ll archives: 4 Smart Ways to Use Color in Your Home Office

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Your home office should be a place of focus. It is the place where ideas are formed and put into action. Your décor, then, among your equipment and utensils, should push concentration and productivity. Color plays a large — and often unnoticed and underappreciated — part in how well one works in the office. The psychology of color shows people are directly impacted by the colors surrounding them. Take, for example, the fast food industry. Why is it so many large chains use the color red in their logo and advertisements? It’s not because the head of the marketing department has a personal affinity for red. It’s because the crimson color has been proven to excite, stimulate impulse purchases and increase appetite.

What can be learned from studies of the effects of color? How can color help rev up your productivity in your home office?

Color and Its Effects

Colors are known to invoke certain emotions, though the degree to which this happens definitely depends on the individual, as well as the circumstance, according to a study done by Andrew Elliot of the University of Rochester and Markus Maier of the University of Munich.

The study concluded that the effect a chosen color has — they used green in one example — can be culture-specific but also situationally controlled. Green, they said, could signify wealth and money in a place like the United States. A blue-green used near food, however, could create a concern for mold and outdated products.

Color and Your Workspace

So how does this affect your workspace? It all depends on how each color affects you, personally, but here are some of the common ways color impacts people:

  • Red — a color known to inspire impulsive decisions, increase heart rate and spark passion.
  • Blue — a color that commonly is associated with security and a sense of calm.
  • Yellow — a happy, warm yellow can energize, but it can also strain the eyes if used in large spaces.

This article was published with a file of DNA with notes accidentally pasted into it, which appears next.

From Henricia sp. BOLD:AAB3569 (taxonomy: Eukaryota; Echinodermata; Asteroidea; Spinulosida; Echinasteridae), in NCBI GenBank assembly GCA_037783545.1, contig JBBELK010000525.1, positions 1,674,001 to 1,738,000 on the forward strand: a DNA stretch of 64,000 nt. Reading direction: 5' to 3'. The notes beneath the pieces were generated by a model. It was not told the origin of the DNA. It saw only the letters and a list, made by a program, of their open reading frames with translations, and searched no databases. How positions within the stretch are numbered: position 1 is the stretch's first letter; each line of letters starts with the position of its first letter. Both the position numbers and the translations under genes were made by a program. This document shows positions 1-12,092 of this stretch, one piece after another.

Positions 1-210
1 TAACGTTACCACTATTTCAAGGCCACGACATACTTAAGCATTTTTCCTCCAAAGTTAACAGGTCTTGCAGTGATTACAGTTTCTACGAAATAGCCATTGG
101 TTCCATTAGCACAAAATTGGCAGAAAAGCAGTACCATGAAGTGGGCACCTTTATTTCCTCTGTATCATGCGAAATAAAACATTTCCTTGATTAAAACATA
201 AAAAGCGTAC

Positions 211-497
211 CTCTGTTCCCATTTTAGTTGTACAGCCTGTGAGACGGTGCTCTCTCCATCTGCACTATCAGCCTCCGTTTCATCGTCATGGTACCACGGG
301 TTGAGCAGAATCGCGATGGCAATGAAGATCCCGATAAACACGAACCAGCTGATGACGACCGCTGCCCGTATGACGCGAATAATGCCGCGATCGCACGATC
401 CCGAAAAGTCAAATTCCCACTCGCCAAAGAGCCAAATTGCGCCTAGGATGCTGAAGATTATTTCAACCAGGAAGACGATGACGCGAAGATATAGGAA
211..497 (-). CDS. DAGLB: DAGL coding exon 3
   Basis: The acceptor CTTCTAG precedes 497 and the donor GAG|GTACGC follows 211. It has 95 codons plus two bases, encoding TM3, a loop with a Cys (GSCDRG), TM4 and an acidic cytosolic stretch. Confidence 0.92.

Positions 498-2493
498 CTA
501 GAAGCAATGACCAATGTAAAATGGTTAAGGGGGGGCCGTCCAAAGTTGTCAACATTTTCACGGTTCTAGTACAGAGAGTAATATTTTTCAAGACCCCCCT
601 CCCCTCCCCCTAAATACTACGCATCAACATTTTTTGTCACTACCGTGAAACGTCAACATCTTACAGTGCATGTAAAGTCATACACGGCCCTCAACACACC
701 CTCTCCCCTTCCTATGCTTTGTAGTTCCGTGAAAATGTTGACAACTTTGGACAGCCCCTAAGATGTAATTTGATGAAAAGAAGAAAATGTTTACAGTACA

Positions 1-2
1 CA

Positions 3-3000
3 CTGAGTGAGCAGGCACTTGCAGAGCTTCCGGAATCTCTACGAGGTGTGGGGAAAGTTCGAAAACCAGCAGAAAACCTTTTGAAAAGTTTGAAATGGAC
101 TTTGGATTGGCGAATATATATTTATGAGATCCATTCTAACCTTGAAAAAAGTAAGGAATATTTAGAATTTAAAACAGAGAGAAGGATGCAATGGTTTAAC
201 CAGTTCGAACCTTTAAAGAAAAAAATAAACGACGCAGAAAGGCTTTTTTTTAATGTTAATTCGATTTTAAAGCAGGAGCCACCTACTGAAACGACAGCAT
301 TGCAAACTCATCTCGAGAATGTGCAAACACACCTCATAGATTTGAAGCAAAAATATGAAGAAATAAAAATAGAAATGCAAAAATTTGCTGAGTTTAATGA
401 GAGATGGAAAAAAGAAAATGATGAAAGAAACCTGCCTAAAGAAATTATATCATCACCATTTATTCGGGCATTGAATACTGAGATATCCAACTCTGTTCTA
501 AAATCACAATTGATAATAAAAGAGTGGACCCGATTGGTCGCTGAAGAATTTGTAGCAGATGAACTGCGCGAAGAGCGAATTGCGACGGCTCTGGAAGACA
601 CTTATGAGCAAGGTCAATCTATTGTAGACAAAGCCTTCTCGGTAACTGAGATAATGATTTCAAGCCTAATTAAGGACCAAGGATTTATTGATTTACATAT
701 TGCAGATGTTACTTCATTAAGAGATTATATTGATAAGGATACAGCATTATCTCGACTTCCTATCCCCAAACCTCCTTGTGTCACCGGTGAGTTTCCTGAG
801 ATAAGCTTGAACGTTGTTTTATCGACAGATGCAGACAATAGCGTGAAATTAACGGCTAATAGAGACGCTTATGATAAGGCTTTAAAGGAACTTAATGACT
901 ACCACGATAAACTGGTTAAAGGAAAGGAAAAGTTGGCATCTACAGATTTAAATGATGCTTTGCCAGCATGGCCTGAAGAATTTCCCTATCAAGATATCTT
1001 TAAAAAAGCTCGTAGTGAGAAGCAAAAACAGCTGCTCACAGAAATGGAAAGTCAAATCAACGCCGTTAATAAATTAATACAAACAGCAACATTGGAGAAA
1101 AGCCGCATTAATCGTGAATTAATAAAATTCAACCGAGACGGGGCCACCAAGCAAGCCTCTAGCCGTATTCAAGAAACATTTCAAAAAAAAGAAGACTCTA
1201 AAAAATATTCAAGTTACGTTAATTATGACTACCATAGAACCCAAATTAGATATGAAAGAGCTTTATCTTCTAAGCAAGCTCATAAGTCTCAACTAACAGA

• Green — this color has been known to increase productivity and reduce stomachaches, according to this Psychology of Color infographic.
  • Orange — a color that energizes and promotes friendliness.

The emotions these colors invoke show perhaps for a workspace it’s better to use greens and blues to help calm and promote productive efforts. However, by pulling in pieces of some of the other colors, it may be possible to experience what each color can do for you.

Here are 4 smart ways to use color in your home office:

  1. Start with a neutral background. Unless you are willing to go all blue or all green, painting a room a neutral, like a gray or beige, can act as a background to accent pieces featuring the colors and emotions you’d like to play up. For help selecting a color and getting the walls painted, seek out a professional paint company.
  2. Paint for your desired temperature. When choosing a neutral, think of how warm or hot you usually are. If, for example, you are always feeling cold, choose a more yellowed hue to give a sense of warmth. Conversely, for those who are always hot, a cool-toned grey can be beneficial.
  3. Use colorful accent pieces. Don’t shy away from color; just use it smartly. Keep away from overly concentrated colors or use them sparingly. Instead, opt for colors that are soft in hue to keep you calm and focused.
  4. Create “task” areas. Depending on what mood a color inspires for you personally, you may want to consider making task areas. Each task area can be a different color to help you focus. An orange, red or yellow area can be used to energize you for a task, whereas a blue or green area can help you focus on one that will take some time to complete.

For more help on choosing color for your office, check out this great article written by psychotherapist Amy Morin at Forbes. Morin delves farther into the study discussed above.

There’s no doubt color can affect moods and behaviors. Utilize this knowledge to bring color into your office that will inspire you to create and work effectively.